“We treat everybody as equals, but we get nervous with the volume and the intensity,” he says. “We shock ourselves sometimes with what we’re capable of doing.”

While he chats and cooks, I sip a cocktail featuring a gin made specially for Parliament House, which is usually reserved for diplomats and other VIPs. But I guess, today, I am the VIP here, right?

Anyone can book this tour but ahead of your visit, the Parliament House team will contact you to ask about your interests and tailor the time accordingly. I’m told one visitor was so interested in furniture that he spent most of his tour in the carpentry department, chatting about the building’s chairs and tables.

And, while you’re in Canberra, at the National Museum of Australia, champion racehorse Phar Lap’s heart is one of the most popular items on display. If I didn’t have Laura Cook showing me around, I would probably just look at it for a moment and then wander on to the next exhibit.

Ms Cook isn’t usually a guide; she is one of the museum’s curators. On the private Big Histories experience she gets to the heart of the stories behind items, revealing how they were acquired, why they were chosen and even how they’re conserved.

“It’s very fragile tissue in formaldehyde,” says Ms Cook as she points at the enormous organ that once powered Phar Lap’s success. “So, all this showcase has vibration mitigation measures built into it so people banging on the glass or even walking past don’t vibrate the liquid it’s suspended in.”

Ms Cook takes me to a painting that I might have otherwise walked past, Uta Uta Tjangala’s Yumari, a seminal work of contemporary Indigenous art. It turns out I’ve actually been carrying some of it around for years, printed as a background in my Australian passport. And she also shows me one of her favourite pieces – the first Holden prototype from 1946.

“There were some small minor modifications, but every FX Holden that came off the production line two years later is essentially the same as this car, so it’s an amazing part of Australian history,” she explains.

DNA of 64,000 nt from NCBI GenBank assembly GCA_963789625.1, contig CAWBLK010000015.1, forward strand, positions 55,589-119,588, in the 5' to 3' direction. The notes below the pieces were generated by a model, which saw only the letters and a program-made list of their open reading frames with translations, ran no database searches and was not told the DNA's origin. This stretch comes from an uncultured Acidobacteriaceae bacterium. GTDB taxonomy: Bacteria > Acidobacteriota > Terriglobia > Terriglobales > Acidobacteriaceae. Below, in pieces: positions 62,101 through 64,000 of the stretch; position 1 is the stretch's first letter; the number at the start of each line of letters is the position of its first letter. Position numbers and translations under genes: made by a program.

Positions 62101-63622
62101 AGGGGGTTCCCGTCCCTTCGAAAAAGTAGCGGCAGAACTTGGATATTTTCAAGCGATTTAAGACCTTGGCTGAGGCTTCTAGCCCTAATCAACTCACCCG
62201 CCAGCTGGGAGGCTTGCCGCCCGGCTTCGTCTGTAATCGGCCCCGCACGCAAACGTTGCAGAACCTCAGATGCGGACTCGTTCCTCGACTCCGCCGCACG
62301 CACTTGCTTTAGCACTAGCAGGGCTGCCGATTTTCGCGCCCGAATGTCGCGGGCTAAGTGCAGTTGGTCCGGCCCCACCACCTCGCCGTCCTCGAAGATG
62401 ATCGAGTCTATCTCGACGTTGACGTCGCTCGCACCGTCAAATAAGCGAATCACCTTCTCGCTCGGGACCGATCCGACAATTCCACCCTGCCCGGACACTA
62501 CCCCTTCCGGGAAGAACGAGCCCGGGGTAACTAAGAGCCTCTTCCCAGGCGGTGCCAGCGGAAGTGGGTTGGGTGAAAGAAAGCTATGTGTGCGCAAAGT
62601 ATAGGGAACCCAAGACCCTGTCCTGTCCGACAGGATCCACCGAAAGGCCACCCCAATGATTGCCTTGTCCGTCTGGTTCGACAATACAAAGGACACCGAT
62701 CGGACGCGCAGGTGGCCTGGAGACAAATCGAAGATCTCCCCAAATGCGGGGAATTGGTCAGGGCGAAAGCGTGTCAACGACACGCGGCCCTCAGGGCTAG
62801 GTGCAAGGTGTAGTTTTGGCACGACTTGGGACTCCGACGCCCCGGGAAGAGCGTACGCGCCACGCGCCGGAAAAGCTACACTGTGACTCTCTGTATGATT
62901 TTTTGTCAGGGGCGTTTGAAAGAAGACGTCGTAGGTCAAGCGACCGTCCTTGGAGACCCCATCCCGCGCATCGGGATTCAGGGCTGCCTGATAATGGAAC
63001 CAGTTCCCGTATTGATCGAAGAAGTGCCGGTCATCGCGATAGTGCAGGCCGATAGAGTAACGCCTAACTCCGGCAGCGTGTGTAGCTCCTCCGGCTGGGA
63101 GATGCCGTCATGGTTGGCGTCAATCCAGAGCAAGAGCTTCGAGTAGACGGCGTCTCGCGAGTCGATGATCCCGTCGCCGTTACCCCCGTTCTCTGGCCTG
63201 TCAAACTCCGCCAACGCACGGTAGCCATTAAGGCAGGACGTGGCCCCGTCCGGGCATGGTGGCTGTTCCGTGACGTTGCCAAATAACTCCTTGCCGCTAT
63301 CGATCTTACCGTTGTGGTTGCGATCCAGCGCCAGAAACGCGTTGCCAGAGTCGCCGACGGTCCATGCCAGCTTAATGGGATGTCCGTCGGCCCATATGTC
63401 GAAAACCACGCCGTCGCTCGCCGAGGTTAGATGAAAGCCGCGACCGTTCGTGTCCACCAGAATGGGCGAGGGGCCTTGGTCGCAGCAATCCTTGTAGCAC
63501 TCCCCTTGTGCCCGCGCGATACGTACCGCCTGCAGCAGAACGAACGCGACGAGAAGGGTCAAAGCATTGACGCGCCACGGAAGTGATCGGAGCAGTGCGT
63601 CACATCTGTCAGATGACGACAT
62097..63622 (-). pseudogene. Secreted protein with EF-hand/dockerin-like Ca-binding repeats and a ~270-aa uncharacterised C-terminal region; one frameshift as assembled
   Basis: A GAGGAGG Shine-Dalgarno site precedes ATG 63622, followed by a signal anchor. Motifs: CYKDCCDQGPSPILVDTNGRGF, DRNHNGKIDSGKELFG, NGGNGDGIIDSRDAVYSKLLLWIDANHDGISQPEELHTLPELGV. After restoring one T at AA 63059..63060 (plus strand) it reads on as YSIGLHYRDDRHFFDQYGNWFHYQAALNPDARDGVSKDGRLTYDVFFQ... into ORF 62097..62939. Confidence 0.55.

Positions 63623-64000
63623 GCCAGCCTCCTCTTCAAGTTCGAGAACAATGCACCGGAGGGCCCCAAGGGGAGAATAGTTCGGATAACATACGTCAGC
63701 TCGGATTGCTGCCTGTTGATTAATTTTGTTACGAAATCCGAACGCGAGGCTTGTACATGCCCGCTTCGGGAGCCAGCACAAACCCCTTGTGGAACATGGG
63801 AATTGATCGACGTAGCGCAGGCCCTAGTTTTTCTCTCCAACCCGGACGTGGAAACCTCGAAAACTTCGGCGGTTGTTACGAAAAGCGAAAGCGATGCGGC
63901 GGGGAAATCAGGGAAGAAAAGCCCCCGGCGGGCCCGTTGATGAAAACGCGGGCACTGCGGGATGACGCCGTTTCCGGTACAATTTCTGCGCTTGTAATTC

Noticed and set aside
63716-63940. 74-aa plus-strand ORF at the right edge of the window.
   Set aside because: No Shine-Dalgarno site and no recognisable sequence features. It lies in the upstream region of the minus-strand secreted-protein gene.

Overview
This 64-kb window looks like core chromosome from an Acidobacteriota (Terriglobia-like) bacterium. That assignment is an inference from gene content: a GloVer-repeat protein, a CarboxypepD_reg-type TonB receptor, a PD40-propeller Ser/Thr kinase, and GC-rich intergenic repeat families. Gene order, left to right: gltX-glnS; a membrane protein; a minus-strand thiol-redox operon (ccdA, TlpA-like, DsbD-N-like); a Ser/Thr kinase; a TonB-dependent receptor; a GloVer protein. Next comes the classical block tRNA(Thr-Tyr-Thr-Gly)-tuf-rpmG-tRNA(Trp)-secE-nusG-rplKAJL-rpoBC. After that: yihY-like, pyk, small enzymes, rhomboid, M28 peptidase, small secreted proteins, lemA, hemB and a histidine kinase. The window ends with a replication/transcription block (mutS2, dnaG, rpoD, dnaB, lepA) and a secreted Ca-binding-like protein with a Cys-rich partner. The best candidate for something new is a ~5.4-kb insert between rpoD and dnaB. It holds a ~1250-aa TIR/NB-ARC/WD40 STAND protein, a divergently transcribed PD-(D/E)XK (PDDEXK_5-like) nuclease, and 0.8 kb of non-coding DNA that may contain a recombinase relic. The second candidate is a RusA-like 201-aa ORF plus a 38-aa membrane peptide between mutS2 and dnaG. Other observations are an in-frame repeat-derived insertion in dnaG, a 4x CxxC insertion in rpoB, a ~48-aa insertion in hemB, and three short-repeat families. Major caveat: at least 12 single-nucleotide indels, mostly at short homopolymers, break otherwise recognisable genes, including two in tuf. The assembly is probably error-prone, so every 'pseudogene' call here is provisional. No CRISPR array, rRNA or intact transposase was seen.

Ms Cook tells me the museum has acquired one of the (if not ‘the’) last Holdens to ever be made in Australia, and it’s currently at a storage shed in Mitchell, north of the city. You can see it on another exclusive tour the museum offers, called Out to the Shed, which takes you through more of the collection that’s not on display (only about four per cent is ever visible at the main museum site).

More cultural attractions

NSW: Propose to your loved one on stage at the Sydney Opera House as part of a live performance. ($2499 for two people)

QLD: Sit in the cockpit and walk across the wings of a Boeing 747 as part of an exclusive tour at the Qantas Founders Museum. ($195 per person)

SA: Climb across the roof of the Adelaide Oval on match day and watch the game for about 30 minutes. ($235 per person)

TAS: Have a private dinner at MONA with founder David Walsh, as part of a luxury package including a private jet to Tasmania. ($50,000 per person)

VIC: Hold a group dinner with live music in front of a masterpiece at the National Gallery of Victoria. ($39,000 for 8 people)

A peak into what a private dinner at the MONA looks like.

Take me there

Fly: FlyPelican and Link Airways have direct flights from Newcastle to Canberra.

Drive: Canberra is 2.5 hours’ drive from Wollongong and three hours from Sydney.

Price: The More Than Politics tour is $250 per person for a private 4.5-hour experience.

Stay: East Hotel has modern rooms in Kingston, not far from Parliament House.

 Explore more: culturalattractionsofaustralia.com